Now what you have is a thick mushroom base that is a great filling for enchiladas, lasagna, sub sandwiches, etc. Anywhere you would use ground meat or meatballs. This is why it's magic. :)

Plushies (not Furries... get your mind out of the gutter)

For the uninitiated, in modern parlance stuffed animals are called "plushies". I suppose it's because they are so rarely animals anymore. From UglyDolls to microbes, anything can be a plushie these days.
Jiker - pretty cute UglyDoll

This is a plushie of the herpes virus. I swear to god.

On Friday, our Crafting for Charity group had its fourth quarter meeting. After the debacle with the baby kimonos last quarter, Cassandra and I decided to do something different with our remaining flannel. So, inspired by our friend Emily at Bluestar, Ink. (please go check out her amazing work!) we figured we'd try our hand and some plushies of our own.

Cassandra designed a couple of super-sweet and simple patterns for us to use. One of our members had some fur left over from a Halloween costume so Cassandra decided to make a wolf:

And she made a bunny for me:


I didn't end up making the bunny evil, even though Cassandra left me the option by giving him pointy teeth. Also, she eventually added a 1/2 inch seam allowance to the illustration which was really helpful.

One friend, Erin, did the sock monkey from the book Craft Hope by Jade Sims. That turned out to be a pretty easy pattern - even though she made it difficult by purchasing chenille socks that were a b*tch to work with. LOL

I started my afternoon by finishing up the last baby kimono. I had to fix the hand flaps (I'd sewed them incorrectly) and add the tie closures. While I was doing that, Cassandra and Erin started their plushies. Cassandra did a lot of handwork on hers - embroidering the face and making the furry ears separate from the rest of the doll - and, well, Erin had the aforementioned struggle with the chenille. I kept my doll simple. I cut a front and back from the same flannel fabric then added a coordinating colored "face", paw pads, and inside ears. I machine-sewed the whiskers and the triangle nose, then added a couple of buttons for eyes. We all finished up at about the same time. And here's our final product!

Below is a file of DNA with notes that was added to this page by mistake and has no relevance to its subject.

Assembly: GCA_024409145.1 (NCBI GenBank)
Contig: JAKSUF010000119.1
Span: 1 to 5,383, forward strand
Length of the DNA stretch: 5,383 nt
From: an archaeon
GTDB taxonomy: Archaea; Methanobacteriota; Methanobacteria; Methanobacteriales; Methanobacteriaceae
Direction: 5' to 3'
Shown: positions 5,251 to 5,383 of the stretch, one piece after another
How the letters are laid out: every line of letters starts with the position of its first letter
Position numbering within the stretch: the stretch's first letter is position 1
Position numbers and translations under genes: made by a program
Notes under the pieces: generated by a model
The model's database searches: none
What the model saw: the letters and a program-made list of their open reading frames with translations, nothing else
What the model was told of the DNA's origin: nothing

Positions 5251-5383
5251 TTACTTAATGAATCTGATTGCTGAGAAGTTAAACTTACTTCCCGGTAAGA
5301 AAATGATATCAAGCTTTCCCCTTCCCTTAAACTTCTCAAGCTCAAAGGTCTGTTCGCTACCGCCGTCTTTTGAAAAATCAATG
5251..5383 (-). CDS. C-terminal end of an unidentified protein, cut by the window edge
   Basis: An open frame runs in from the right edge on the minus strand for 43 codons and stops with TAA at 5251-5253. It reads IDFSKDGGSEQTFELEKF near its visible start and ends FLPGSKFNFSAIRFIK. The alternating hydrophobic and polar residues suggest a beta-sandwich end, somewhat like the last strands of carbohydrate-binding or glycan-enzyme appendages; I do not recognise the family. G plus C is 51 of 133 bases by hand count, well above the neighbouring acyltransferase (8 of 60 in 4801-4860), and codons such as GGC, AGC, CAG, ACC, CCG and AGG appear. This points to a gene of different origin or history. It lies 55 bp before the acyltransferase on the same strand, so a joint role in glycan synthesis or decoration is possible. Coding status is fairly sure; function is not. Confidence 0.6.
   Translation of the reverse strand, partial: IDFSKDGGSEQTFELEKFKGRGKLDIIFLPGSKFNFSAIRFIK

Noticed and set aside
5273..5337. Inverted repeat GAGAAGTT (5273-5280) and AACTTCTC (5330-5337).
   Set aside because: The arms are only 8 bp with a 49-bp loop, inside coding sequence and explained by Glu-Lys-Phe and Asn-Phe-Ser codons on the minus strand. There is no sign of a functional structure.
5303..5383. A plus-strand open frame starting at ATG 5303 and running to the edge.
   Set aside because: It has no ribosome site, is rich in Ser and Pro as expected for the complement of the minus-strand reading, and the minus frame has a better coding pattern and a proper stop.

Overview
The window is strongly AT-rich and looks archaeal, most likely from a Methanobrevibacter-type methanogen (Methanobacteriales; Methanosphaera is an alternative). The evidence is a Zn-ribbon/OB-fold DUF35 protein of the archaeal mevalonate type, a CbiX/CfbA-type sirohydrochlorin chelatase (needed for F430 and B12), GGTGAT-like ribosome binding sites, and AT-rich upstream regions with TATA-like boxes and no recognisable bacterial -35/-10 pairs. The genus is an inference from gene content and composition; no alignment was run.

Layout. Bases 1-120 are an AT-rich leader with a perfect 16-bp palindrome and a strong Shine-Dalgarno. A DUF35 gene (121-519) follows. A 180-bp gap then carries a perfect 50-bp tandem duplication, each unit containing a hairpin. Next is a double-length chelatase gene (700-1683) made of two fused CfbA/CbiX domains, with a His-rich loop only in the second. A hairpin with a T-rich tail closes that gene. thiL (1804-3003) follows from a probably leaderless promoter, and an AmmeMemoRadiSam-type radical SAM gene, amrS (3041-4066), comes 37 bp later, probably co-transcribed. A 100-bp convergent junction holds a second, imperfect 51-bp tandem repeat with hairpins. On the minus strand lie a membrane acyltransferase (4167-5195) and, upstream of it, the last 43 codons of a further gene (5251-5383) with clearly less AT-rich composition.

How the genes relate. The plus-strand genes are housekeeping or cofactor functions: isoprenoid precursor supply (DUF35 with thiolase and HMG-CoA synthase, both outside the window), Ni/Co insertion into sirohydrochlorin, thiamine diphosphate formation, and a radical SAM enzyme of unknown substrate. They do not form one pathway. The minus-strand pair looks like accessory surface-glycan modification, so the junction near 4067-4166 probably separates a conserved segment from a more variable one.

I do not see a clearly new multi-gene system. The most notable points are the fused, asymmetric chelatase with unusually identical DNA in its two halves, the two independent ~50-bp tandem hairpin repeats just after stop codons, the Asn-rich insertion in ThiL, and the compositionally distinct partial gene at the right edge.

The Usual Suspects

Wolf detail (love the chest hair!)
All in all, these were pretty easy to make. Now that we have the basic pattern down, we'll probably try to knock out a few more at our next meeting. Then they'll be donated to the Children's Hospital here in town.

On a separate note, on Saturday we delivered about 10 fleece pet beds to the Humane Society. We made these by taking the no-sew fleece blanket kits from Joann Fabrics, cutting them in half (to make two smaller "blankets") and stuffing them with a thin layer of polyfill. They seemed really happy to receive them. Also, our knitters are knocking out newborn caps at an alarming rate. At some point soon, those will be delivered to the NICU at one of our local hospitals.

Finally, our group got featured in our company newsletter. Based on the response, the idea is pretty popular so, hopefully, we'll inspire some folks to start their own groups.

- Alex

Friday Finds: LuSa Lotion Bars

Must be read with a 1950's announcer's voice:
Friends, do your hands get dry from office air conditioning or heat? Does wool drag on your skin when knitting? Are you embarrassed of your cracked cuticles? Then you need to try LuSa Organics lotion bars.

LuSa Organics lotion bars are joyfully made in Viroqua, Wisconsin with the finest ingredients available. Each hand-crafted bar is similar in size to a bar of soap. You simply rub the bar between your hands to apply the lotion and then massage into the skin. It's just that simple. Order today!

My favorite LuSa lotion flavor is lavender.
I felt like I needed to write a radio ad for this lotion because I love it so much. At this time of year when I am knitting like a fiend, my hands can get really dry. These lotion bars are my constant companion. I can't recommend them enough for folks who do a lot of work with their hands.

There is something for everyone at the LuSa site. Those with children will love the "Sweetest Dreams" roll on oil. It is part of our night-time ritual.
I am fortunate enough to live in a town where I have lots of retail options to purchase the entire line of LuSa products but for those of you who are not, it's okay, you can order online. LuSa is an example of a small independent company producing quality products at a reasonable cost. There is no excuse not to shop Indy people! :)

Happy Friday!